righteousness. Connected with this forgiveness is the divine declaration that the earth shall be filled with the glory of the
Lord. The grace which has secured pardon will yet establish glory on this earth. In spite of Israel's failure and the failure of
man in this dispensation of grace, glory must ultimately cover this earth. This will be in the day when our Lord is revealed
in all His glory. The measure of Israel's sin is full. They had tempted the Lord ten times (Exod. 14:11-12; 15:23-24; 16:2;
16:20; 16:27; 17:1-3; 22; Num. 11:1; 11:4; 14:2). The divine sentence is pronounced. "Your carcasses shall fall in this
wilderness, and all that were numbered among you, according to your whole number, from twenty years old and upward,
who have murmured against me." Only Caleb and Joshua are an exception. Up to now they had been pilgrims, but now
they became wanderers (verse 33). The ten spies were carried away by the plague. Their unbelief resulted in the disaster
which came upon all the people as they were the first witnesses of the divine displeasure. "They could not enter in because
of unbelief' (Heb. 3:19). And Christendom in its failure to lay hold in faith of the heavenly calling and heavenly
possession, has lost its pilgrim character and has become the wanderer, minding earthly things.       Another failure follows.
The divine sentence pronounced upon them resulted in mourning and a lip-confession, we have sinned." True repentance
and self-judgment there was not. They tried to make their error good in their own strength and they attempted to go up
without the ark and without Moses. "Whereas at first they had refused to enter upon the conflict with the Canaanites
through their unbelief in the might of the promise of God, now, through unbelief in the severity of the judgment of God,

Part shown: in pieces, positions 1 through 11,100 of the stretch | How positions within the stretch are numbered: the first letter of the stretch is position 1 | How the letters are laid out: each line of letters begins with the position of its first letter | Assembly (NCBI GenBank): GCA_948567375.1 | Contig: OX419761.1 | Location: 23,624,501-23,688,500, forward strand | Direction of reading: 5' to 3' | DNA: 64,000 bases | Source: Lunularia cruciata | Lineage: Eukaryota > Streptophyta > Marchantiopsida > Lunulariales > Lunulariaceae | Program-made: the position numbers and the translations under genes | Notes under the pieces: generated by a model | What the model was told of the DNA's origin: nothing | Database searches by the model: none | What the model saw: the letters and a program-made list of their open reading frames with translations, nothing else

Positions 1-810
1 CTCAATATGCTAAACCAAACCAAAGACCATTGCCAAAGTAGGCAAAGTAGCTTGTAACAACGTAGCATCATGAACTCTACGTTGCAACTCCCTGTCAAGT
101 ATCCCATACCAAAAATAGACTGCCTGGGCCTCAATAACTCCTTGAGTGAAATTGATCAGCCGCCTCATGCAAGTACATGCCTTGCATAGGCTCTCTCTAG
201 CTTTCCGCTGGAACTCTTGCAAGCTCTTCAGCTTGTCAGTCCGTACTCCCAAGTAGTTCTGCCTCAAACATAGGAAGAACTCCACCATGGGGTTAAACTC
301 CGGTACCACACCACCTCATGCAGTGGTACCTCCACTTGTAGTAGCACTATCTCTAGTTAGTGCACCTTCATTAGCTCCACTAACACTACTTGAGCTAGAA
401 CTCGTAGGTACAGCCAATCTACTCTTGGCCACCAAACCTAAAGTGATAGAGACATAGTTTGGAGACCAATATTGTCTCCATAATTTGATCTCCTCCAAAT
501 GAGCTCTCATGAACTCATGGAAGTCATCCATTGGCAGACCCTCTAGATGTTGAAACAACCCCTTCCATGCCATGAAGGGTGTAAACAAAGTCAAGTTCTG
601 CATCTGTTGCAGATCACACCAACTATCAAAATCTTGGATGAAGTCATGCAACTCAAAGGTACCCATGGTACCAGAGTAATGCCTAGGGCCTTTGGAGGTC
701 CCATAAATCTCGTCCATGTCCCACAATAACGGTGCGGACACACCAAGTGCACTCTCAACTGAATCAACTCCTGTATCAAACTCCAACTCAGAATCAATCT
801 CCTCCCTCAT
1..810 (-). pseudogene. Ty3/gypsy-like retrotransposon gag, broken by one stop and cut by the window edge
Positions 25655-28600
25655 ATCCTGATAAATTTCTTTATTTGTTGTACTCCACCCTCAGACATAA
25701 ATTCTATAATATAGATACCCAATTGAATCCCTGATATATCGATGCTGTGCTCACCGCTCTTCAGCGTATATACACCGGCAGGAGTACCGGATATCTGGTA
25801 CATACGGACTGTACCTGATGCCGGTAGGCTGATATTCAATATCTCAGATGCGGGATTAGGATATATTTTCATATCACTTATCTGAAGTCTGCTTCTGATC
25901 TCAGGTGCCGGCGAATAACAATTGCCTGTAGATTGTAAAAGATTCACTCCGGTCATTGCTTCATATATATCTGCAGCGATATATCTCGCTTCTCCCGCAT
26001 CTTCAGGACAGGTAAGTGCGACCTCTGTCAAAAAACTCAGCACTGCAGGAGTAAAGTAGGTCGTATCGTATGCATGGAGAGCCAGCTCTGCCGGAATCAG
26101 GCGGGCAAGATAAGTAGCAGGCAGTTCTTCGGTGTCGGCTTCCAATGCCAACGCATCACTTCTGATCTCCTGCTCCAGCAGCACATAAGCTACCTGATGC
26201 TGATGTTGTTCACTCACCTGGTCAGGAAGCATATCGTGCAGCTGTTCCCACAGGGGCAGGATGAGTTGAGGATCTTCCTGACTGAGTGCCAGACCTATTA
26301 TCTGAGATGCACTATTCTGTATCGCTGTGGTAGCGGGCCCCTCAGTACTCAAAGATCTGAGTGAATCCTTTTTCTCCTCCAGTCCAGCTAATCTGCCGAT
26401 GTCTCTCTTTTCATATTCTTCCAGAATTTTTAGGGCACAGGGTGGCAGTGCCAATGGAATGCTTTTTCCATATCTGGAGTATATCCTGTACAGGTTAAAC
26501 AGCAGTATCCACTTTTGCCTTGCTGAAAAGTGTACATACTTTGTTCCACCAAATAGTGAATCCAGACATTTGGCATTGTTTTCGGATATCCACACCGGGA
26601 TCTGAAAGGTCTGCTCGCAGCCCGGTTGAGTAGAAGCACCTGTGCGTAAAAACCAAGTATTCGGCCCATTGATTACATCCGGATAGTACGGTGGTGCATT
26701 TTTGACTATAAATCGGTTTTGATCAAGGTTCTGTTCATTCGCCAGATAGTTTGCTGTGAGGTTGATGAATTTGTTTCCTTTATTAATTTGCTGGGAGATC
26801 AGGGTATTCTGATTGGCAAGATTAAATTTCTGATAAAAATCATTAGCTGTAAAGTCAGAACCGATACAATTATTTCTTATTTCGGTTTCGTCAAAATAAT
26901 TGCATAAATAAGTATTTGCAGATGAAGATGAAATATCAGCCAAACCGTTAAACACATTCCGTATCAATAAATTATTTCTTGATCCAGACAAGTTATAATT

they resolved to engage in the conflict by their own power, and without the help of God, and to cancel the old sin of
unbelieving despair through the new sin of presumptuous confidence" (Dr. F. Delitzsch). And Christendom, stripped of its
power, tries to meet the giants of sin and wickedness in the same way, only to suffer defeat in all their attempts.

5. Various Laws, the Sabbath-Breaker, and the Tassels on the Garments

                                                                             CHAPTER 15

             1. Concerning offerings in the land (15:1-16)
             2. The second communication concerning offerings (15:17-31)
             3. The Sabbath-breaker (15:32-36)
             4. The tassels on the garments (15:37-41)

    The historical account is here interrupted. What the critics have to say about this chapter speaking of it as an evidence
of the patchwork of different persons, we care not to follow. Our space is too valuable for that. The chapter is beautifully
in order at this point. God gave two communications to Moses (verses 1 and 17). In the foreground of these
communications stand the comforting assurance, "When ye come into the land." Jehovah assured them that in spite of all
their failure He would give them the land and that He would bring them there. While the great mass died in the wilderness
they received nevertheless the assurance that the rest would reach that land. And then they would bring the sacrifices and
offerings. God's faithfulness stands here in contrast with man's failure. We cannot enter into the details of this chapter. The
offerings speak of Christ as they always do. The stranger is also mentioned (verses 14-16). There was to be one law and
one custom for Israel and for the stranger among them. The stranger is placed upon the same level with the Jew. While in
Exod. 12:48 the circumcision of the stranger who would keep Passover is commanded, nothing is said here of this rite as
touching the stranger. And this is not without meaning.

    "Israel had forfeited everything. The rebellious generation was to be set aside and cut off; but God's eternal purpose of
grace must stand, and all His promises be fulfilled. All Israel shall be saved; they shall possess the land; they shall offer
pure offerings, pay their vows, and taste the joy of the kingdom. On what ground? On the ground of sovereign mercy.
Well, it is on the self same ground that 'the stranger' shall be brought in; and not only brought in, but 'as ye are, so shall the
stranger be before the Lord'" (C.H. Mackintosh).

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    All will find its final great fulfillment in the day when wandering Israel is restored to the land. And that day seems no